There have been a hell of a lot of opinions put forward about modern China – from the Blairite vision of a superpower of economic liberalism with lots of CCTV, integrated fully in the system, to cold-warrior visions of a monolithic neo-USSR, anarchist hopes of a convergence of mass-group incidents into revolution, tankie fantasies of…Read More 10 years of the Jamie Doctrine: not a symposium of the Royal Institute of International Affairs at Chatham House
The jarring combination of absolutely pristine spring weather and a national emergency reminded me of something the other day. Viridian foliage, crystalline skies, working from the back steps in glorious sunshine, a massive financial crisis, no aeroplanes – of course, I’d been here before. It’s eerily like the weeks following the Eyjafjallajokull eruption back in…Read More Still under that volcano.
What to do while you’re living under two nations, in isolation? What about….blogging? We’re about at the time in the media life-cycle when you should expect takes arguing that panic-buying is actually good to appear, and indeed I see someone’s trying to rebrand it as “resilience buying”. Never mind. A lot of people think it’s…Read More Keynes and the Case of the Disappearing Bogrolls
Here are some really outstanding comments on our campaign in 2019. James Meadway writes in Novara about the manifesto and economic policy. Andrew Fisher in the Guardian about mobilization. Simon Fletcher in the Daily Mirror about general issues. Matt Zarb-Cousin on online advertising. They have in common that they all worked on the 2017 campaign…Read More A question – Election introspection 3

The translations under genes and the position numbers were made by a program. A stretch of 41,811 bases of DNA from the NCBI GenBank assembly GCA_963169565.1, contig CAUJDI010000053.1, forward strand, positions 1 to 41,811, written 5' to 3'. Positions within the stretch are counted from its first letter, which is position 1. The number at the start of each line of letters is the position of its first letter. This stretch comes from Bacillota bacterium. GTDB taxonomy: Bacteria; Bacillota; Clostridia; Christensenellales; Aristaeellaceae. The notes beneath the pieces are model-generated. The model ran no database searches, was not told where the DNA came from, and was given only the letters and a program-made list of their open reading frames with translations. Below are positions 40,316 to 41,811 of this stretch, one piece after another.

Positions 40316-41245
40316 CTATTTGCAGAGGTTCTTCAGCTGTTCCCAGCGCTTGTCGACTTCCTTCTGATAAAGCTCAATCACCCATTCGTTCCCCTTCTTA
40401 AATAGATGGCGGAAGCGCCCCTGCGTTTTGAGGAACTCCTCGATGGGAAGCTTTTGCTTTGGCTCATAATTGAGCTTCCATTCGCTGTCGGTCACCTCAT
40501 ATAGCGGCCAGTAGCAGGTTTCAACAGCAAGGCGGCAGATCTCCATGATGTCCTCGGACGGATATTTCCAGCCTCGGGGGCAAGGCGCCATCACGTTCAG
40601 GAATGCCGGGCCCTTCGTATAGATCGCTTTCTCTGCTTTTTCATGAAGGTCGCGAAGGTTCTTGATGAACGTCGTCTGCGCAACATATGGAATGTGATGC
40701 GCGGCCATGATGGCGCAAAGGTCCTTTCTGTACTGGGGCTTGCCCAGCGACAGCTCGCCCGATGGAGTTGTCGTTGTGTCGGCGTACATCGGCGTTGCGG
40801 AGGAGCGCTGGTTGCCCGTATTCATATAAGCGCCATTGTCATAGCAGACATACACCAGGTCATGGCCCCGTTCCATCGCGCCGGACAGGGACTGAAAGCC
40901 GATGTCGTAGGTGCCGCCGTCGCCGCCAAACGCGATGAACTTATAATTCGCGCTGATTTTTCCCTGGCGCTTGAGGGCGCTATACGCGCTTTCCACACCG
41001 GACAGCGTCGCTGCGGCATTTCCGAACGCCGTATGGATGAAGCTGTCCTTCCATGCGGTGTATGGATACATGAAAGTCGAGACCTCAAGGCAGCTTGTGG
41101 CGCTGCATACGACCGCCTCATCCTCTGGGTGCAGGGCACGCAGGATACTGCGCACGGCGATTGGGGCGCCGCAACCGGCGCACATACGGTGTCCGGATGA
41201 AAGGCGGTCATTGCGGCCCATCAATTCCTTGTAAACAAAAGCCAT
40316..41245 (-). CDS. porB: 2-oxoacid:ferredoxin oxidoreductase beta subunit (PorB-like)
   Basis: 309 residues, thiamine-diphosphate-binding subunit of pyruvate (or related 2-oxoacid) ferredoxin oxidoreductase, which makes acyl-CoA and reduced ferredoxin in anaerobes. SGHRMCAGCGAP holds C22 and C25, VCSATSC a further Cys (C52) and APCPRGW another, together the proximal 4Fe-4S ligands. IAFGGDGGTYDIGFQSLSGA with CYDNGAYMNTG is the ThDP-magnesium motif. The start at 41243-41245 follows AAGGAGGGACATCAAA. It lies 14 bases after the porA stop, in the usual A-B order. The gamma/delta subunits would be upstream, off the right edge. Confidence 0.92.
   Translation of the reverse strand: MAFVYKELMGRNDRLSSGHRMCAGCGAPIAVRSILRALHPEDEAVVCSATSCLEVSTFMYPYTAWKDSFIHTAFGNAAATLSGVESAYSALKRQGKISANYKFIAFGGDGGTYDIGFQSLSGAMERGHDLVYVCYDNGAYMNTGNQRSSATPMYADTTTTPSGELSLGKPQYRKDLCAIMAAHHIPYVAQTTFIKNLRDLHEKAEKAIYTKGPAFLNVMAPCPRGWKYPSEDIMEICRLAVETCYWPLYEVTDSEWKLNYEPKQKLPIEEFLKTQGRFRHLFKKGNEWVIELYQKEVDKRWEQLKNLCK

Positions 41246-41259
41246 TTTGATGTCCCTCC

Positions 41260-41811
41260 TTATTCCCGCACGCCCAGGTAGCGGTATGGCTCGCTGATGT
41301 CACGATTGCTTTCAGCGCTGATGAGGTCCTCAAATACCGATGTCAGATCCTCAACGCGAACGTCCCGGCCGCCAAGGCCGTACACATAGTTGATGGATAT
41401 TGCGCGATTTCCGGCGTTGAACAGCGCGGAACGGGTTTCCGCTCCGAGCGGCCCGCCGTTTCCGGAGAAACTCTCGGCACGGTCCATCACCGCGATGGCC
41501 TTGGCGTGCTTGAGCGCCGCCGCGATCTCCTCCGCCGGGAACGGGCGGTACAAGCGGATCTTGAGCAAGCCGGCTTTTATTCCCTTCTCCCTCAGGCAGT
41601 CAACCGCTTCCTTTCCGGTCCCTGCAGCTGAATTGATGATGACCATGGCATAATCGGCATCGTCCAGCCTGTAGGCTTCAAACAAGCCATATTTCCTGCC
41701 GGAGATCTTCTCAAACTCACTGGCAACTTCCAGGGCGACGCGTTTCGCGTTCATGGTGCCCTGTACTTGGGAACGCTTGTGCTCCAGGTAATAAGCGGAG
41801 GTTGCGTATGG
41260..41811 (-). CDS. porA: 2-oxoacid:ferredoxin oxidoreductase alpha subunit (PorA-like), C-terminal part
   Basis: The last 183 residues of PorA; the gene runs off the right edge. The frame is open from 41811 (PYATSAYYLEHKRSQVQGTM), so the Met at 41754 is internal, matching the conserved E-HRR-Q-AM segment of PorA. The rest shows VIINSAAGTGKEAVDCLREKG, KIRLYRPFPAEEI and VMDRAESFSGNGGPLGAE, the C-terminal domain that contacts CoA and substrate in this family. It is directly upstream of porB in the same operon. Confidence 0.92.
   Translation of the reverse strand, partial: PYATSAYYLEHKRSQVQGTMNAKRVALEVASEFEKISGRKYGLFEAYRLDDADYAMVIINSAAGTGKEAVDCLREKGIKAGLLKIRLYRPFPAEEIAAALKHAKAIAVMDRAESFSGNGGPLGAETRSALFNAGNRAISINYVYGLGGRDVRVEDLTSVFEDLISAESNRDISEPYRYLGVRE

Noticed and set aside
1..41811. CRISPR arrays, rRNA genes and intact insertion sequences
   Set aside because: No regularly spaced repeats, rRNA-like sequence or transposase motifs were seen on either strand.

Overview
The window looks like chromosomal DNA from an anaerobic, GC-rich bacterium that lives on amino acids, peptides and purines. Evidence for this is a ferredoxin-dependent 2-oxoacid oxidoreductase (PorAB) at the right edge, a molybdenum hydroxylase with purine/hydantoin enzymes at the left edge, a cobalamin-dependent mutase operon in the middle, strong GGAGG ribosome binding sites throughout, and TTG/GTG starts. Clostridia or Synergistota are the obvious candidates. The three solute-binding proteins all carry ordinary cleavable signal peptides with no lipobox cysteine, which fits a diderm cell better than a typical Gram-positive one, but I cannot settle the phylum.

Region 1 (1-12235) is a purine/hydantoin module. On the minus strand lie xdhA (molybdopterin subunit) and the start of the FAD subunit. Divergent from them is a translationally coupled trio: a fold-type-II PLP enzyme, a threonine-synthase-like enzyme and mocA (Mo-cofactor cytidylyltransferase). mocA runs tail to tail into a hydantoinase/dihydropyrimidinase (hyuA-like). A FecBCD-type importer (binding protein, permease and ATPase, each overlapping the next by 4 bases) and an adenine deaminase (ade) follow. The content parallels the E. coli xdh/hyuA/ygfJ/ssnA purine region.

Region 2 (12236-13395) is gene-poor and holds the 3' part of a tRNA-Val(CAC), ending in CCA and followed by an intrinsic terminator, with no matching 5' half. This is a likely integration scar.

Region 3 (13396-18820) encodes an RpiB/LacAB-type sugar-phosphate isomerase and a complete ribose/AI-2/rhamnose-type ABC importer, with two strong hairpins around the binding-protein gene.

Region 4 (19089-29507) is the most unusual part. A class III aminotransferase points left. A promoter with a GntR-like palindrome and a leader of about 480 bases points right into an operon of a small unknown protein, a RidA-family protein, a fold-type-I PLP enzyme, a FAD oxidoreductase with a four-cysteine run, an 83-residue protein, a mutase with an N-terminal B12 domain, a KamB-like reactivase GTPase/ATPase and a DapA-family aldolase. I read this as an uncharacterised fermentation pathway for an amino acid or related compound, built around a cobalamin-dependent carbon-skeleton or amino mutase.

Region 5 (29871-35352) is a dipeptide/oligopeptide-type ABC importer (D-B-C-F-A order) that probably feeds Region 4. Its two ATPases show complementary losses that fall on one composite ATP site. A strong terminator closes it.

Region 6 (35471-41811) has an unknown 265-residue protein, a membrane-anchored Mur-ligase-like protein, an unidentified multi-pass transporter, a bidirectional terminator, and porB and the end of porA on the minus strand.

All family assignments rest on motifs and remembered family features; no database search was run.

One impression I often had was of a gulf between the political activity on the ground and that in the media, almost as if the two contests were happening in different countries – the pays réel and the pays virtuel – or even that the contest was one between the canvassers and the opinionators. Maybe…Read More Four waves of mobilization – Election introspection, 2
Everyone wants to share what came up on The Doorstep. I am quite suspicious of doorstep insights; I can’t think of any campaign when I had the kind of synoptic, oversailing insight people tend to claim. The experience isn’t like that. This time out I campaigned in four different constituencies, and instead of a sense…Read More Everyone’s doing it so why can’t I? Election introspection, 1
If politics is theatre, one of the defining features of the form is the presence of the on-stage critics – the media, or more specifically, the big name opinion leaders. They would like to imagine themselves as a Greek chorus commenting on the drama, but if they are, they’re a Greek chorus composed of unreliable…Read More The failure of the on-stage critic
So, there is an election coming and apparently it might be decided in Keighley, my home constituency. This is likely to be the third event to occur in the area, after the Tour de France went through in 2014 and Keighley Cougars RLFC won the 1995 second division championship, so I thought I’d devote a…Read More Come, muse, let us sing of Keighley
Is there any point trying to make consumers save the world? One of the most important debates of our time is whether we should approach climate change as a primarily individualistic or collective problem. Individualistic approaches include things like cap-and-trade at the consumer level, carbon taxes imposed on the final consumer (like VAT), shouting at…Read More Coal, the Manski bounds, and the correct choice of Milibands
Why is the Sun so lame these days? Here’s a case study. Overnight everyone was expecting a deluge of incitement to pour forth on the Supreme Court, but when the mountains had finished travailing we got this: This is a mad choice of lead, and a reference to the catchphrase of a TV comedian who…Read More How did the Sun get so weak?